I check out the wreck.  The cars look thoroughly looted, empty of anything except bodies; the half-clothed ones must have worn warm things not too damaged by the experience.  Some people, at least, had enough common sense remaining to provide for themselves—good for them!

I go back to the body in the snow, and fish out the wallet once again. Daniel Peng, of 4754 West Orange Street.  May you enjoy whatever afterlife you believe in.  I pocket the wallet and keys; I have no idea where West Orange Street might be, but if I come across it, I’m ready.  Why did so many people leave their homes behind, anyway?  My band at least had a reason.)

 The climb up from the road drags on like some dull nightmare of gloom and struggle in the dark, pain jostling around in different joints and in my head, jarred with every step, but I keep reminding myself that I chose this, I’ll jolly well go up the last few yards, at least, on my own power.  I try to remember that when last I came this way it had seemed but a short stroll to me.

(Keys.  Dandy things to have when you feel too shaky to pick locks.  And these could get me into a vehicle which surely must lie near.  Not that breaking and entering would bring me any gear from this lineup of frozen traffic; looking into window after window shows me that people took with them everything worth carrying.  Yet it promises at least a cozier evening than I have usually enjoyed of late.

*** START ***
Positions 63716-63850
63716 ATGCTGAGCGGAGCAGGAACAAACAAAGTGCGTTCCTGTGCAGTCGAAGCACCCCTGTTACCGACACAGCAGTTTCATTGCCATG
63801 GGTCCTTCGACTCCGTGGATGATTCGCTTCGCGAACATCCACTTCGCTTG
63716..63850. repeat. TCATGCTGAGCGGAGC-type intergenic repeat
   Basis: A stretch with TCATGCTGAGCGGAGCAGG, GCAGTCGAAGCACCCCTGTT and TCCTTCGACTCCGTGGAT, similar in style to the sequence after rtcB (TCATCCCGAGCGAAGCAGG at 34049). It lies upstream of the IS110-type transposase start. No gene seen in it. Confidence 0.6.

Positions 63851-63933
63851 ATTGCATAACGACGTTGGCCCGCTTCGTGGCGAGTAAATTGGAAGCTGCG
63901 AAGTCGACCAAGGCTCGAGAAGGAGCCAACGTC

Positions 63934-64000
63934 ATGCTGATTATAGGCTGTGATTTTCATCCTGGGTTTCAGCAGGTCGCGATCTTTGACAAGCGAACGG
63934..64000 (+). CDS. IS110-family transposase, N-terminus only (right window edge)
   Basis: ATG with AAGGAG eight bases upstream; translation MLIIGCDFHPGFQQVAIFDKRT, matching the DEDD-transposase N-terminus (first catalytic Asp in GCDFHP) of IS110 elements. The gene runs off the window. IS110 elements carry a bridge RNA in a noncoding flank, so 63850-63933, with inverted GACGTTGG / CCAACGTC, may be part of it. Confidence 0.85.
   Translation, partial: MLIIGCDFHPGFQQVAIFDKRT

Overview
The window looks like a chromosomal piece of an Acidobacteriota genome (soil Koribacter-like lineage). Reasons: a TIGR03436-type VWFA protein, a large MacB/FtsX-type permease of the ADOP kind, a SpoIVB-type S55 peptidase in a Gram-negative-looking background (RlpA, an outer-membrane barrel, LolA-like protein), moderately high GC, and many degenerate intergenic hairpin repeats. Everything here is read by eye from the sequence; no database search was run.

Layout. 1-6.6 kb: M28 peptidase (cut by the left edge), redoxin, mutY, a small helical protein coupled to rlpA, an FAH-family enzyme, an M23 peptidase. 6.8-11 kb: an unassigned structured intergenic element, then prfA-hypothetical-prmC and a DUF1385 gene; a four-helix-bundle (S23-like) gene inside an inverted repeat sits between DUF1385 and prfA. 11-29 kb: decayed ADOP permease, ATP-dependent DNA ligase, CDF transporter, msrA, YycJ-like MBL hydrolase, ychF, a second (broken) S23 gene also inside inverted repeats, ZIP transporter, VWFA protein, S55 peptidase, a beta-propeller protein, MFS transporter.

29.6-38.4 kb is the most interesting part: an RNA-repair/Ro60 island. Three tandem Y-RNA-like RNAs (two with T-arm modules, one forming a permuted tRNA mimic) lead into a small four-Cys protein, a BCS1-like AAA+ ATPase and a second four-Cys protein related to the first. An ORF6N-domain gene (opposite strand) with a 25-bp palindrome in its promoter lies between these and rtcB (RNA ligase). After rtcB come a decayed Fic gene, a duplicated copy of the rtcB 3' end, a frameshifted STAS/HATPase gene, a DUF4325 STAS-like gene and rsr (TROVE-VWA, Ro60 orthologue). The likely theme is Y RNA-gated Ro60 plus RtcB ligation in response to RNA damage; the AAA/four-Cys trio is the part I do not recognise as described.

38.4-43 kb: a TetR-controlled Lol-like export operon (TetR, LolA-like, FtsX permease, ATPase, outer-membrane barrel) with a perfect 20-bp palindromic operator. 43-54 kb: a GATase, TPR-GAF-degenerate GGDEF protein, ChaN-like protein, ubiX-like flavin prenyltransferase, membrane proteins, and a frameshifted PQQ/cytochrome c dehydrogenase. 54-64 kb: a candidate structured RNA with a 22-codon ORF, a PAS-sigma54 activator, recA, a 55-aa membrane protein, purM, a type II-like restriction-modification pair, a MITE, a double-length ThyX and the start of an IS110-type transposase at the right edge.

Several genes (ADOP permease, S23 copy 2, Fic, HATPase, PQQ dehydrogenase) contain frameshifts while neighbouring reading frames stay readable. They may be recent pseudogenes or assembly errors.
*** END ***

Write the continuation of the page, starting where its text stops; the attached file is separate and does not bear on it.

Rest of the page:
With that in mind I try keys on every vehicle I pass, though of course I could break into any of them without it, if I applied myself.  Just for once I’d like to do it the right, the comfortable way.  Although who knows how long Mr. Peng wandered before falling to a fellow madman?  I keep on checking anyway.  It slows me down considerably, but I’ve got nowhere to hurry to anyway.  And I just can’t seem to help myself.  I feel as though I look for hope, patiently, obsessively; if I let one car pass by unchecked it means I’ve given up.)